This year, in the Denver market, we peaked on the week of March 4th with just 0.7 months of inventory available.
On the week of April 1st, we came up to 1.5 months of inventory, which is slightly above where we were at the beginning of this year.
In order to achieve market balance, we would need a significant influx of supply and/or a dip in buyer demand. With mortgage interest rates still at record lows, we don’t see buyer demand dipping significantly, even during a Global Pandemic.
Of course, demand is higher for entry-level homes, so we are less likely to see much market shift for homes priced around $500,000 or less.
When you start looking at homes priced over $1M, we are seeing a much more stagnation since many buyers at that price point are more affected by the stock market and may need to hold on to their cash as they wait out this pandemic.
So what does this mean for prices? We don’t know yet. Sales data lags about one month behind since that is the typical length of contract. We are seeing more homes return to market as some buyers have lost qualifications due to current circumstances and we are also seeing retraction in inventory as many sellers have withdrawn their listings to see how long the stay-at-home orders will last.
We suspect that we won’t see significant gains during this period, but we don’t think any price drops will be significant, as there are still plenty of active buyers and most sellers are willing to wait it out in anticipation of market correction.
What does the future hold for real estate?
If we had a crystal ball, we’d be rich and social distancing ourselves on a private island.
We think that the future of the Denver real estate market really depends on how long COVID-19 keeps our economy on hold. If this extends through the end of summer, we could see much larger changes to the market.
However, if we start returning to normal in May or June, we could see a frantic summer market unfold as buyers return to the market en masse, seeking out a new place while rates remain low.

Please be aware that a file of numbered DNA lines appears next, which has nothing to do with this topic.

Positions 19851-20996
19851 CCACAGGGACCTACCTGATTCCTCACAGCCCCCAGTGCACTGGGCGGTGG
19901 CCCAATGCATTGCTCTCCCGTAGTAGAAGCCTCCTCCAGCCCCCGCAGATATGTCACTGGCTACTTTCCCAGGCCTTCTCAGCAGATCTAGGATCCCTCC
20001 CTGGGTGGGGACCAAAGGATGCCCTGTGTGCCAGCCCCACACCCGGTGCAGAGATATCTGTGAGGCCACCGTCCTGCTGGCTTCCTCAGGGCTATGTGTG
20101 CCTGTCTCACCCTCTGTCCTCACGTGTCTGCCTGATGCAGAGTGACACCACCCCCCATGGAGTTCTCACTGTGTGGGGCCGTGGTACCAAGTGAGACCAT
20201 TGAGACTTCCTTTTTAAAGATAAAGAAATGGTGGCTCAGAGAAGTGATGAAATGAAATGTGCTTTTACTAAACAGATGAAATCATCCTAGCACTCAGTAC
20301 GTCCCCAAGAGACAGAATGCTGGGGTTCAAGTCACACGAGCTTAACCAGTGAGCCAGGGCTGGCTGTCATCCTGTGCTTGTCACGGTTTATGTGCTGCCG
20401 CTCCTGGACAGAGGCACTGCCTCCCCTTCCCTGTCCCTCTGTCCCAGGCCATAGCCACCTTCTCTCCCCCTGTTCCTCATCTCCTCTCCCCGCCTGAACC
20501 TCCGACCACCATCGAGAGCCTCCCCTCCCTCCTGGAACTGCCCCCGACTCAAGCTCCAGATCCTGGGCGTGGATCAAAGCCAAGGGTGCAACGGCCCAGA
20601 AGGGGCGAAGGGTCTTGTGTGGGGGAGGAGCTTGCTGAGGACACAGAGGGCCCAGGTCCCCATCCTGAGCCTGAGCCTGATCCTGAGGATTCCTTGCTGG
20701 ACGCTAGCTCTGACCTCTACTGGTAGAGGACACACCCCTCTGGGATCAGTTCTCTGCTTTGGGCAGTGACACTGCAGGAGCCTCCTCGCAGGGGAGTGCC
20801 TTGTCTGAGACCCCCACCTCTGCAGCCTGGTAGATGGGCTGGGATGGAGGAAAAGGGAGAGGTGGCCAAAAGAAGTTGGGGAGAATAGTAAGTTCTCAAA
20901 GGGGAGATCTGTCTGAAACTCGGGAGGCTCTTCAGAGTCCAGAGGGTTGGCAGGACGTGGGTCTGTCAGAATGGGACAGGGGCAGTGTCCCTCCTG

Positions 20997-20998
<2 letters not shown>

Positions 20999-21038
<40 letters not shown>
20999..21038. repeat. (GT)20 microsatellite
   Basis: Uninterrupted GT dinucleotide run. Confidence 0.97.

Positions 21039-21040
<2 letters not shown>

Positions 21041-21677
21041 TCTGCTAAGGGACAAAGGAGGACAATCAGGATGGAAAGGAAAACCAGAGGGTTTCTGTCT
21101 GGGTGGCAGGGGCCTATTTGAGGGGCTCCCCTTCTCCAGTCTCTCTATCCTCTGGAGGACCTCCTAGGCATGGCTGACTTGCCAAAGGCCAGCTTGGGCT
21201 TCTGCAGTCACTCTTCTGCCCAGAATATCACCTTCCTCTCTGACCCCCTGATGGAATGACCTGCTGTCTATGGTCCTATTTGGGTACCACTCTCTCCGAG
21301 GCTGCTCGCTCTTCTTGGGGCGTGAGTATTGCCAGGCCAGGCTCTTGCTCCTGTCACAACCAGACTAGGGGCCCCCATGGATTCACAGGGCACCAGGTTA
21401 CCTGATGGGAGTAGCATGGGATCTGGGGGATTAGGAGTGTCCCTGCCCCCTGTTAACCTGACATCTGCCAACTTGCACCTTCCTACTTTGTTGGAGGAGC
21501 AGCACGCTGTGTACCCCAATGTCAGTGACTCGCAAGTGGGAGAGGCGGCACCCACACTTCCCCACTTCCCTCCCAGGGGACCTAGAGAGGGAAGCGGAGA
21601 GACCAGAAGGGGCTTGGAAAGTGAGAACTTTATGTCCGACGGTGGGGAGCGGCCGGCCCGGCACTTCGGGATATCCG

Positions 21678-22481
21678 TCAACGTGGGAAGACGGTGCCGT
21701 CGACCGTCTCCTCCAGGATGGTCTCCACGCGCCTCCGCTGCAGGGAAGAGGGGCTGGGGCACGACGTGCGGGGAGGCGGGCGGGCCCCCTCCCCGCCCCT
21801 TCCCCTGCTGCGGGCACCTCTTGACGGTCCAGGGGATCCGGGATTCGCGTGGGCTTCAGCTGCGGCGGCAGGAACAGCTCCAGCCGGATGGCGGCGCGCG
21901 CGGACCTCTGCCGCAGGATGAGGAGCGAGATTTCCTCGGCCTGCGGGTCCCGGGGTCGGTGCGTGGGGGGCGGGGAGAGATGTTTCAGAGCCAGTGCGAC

Not to mention that the stay-at-home orders are giving a lot of us a LOT of time to reevaluate our current living arrangements…
Perhaps at the end of this, more people will work from home permanently, creating new demand for homes with more office and flex spaces
Maybe all the cooking at home will make us want better designed kitchen spaces and more room in our pantries.
Having a small yard seemed fine before, but maybe social distancing measures will increase demand for larger yards so that we can have more outdoor space the next time this happens.
It certainly seems that the market will bounce back, but we’ll have to wait and see.
What else should buyers and sellers and their agents know during COVID-19?
Colorado real estate agents have, as a resource, a new Colorado Real Estate Commission Approved COVID-19 Addendum. Brokers can use this addendum to “pause” pending real estate transactions when the parties want to close but cannot due to circumstances caused by COVID-19. This optional addendum is designed as a precautionary measure, not an after-the-fact fix, so it should be presented up front.
The Colorado Department of Regulatory Agencies website has updates of guidelines for real estate activities.
We are closely monitoring real estate industry news amid the changes and challenges of COVID-19. If you would like to have the latest updates delivered directly to your inbox, sign up for our email list now.
There’s a lot to sort through in buying or selling a home, and hopefully this article has been valuable. We help our customers make informed decisions, negotiate with expediency and integrity, and get the terms and conditions that they need, all while mitigating risk.
For a free consultation, home value assessment, and to learn more about your real estate options in the Denver Metro Area, please contact us today. We know what it’s like to manage lots of commitments and responsibilities and we know that your time is valuable.
- Learn about your real estate-related objectives and priorities
- Give you some ideas of what your options are now and in the future
- Provide free advice on next steps you can take to get closer to achieving your real estate goals
And if you’d like, we can show you where and how we can help.
Call (720) 989-1362 or email us at [email protected].